Four years later, Southeast Polk really dug into the work of implementation as a district, and this is when the correlation between PLC implementation and student achievement became noticeable. The schools that really made strides in becoming a high-functioning PLC showed higher levels of student success. According to Dr. Latham, this correlation has remained consistent, even during the disruption caused by COVID and the district’s continued recovery.

Southeast Polk began their process by clearly articulating what they wanted all students to know and be able to do. Starting with math and reading, leadership brought K–12 teams together to reach consensus on how they would make decisions about priority and supporting standards. As each grade level prioritized standards, vertical conversations were taking place to look for gaps and repetition in learning progressions.

After identifying priority and supporting standards at the K–12 level, teams in each grade bundled the standards into units of study. The next step was to create assessments designed to measure the priority standards for each unit. These were written in a pre/post-test format, with a data management system in place to efficiently provide information for teams as well as study trends and patterns at the system level. This same protocol was applied to develop curriculum for science, social studies, business, and world language classes.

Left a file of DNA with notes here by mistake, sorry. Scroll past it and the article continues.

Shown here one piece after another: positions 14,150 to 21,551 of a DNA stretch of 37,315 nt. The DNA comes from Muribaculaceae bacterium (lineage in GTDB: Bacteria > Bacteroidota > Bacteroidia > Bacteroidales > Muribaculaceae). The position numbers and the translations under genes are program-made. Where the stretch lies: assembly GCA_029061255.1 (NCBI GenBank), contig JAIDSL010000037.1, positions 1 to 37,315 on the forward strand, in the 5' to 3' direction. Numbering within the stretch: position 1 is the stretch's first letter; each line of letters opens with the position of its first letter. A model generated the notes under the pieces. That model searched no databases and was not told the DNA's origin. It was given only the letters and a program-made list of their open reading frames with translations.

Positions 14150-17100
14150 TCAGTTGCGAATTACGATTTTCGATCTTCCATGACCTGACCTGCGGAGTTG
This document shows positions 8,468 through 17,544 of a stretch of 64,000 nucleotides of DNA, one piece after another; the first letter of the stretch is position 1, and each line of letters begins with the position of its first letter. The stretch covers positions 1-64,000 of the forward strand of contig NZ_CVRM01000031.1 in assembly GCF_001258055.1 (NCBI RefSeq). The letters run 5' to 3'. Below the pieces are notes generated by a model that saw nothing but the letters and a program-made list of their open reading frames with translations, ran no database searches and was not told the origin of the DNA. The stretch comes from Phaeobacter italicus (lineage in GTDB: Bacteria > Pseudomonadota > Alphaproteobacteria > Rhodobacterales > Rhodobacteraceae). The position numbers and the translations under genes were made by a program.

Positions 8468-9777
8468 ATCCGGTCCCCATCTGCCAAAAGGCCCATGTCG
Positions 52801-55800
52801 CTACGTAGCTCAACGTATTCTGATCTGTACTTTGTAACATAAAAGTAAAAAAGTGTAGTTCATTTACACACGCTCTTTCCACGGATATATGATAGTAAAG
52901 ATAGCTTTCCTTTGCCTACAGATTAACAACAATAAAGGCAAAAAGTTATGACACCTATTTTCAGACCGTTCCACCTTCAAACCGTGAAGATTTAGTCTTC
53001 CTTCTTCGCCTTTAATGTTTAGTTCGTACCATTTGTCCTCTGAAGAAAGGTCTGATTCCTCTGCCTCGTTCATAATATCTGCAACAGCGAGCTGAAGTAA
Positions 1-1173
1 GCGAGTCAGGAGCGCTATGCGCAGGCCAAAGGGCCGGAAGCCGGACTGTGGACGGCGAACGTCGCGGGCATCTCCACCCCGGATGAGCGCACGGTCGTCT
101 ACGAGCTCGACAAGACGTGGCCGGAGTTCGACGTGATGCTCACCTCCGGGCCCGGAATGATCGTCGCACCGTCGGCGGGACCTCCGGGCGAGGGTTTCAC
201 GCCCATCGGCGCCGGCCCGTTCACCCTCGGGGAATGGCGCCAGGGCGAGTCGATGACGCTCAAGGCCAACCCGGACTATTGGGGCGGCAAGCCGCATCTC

Leadership continued to invest in professional learning to support their staff, sending teams from each school to PLC at Work Institutes. “The response to this first institute was tremendous, and we quickly realized how this ongoing training would positively impact our implementation and further advance the work to support gains in student achievement,” recalled Dr. Latham. District leadership also purchased Global PD Teams to strengthen their learning and participate in job-embedded professional development.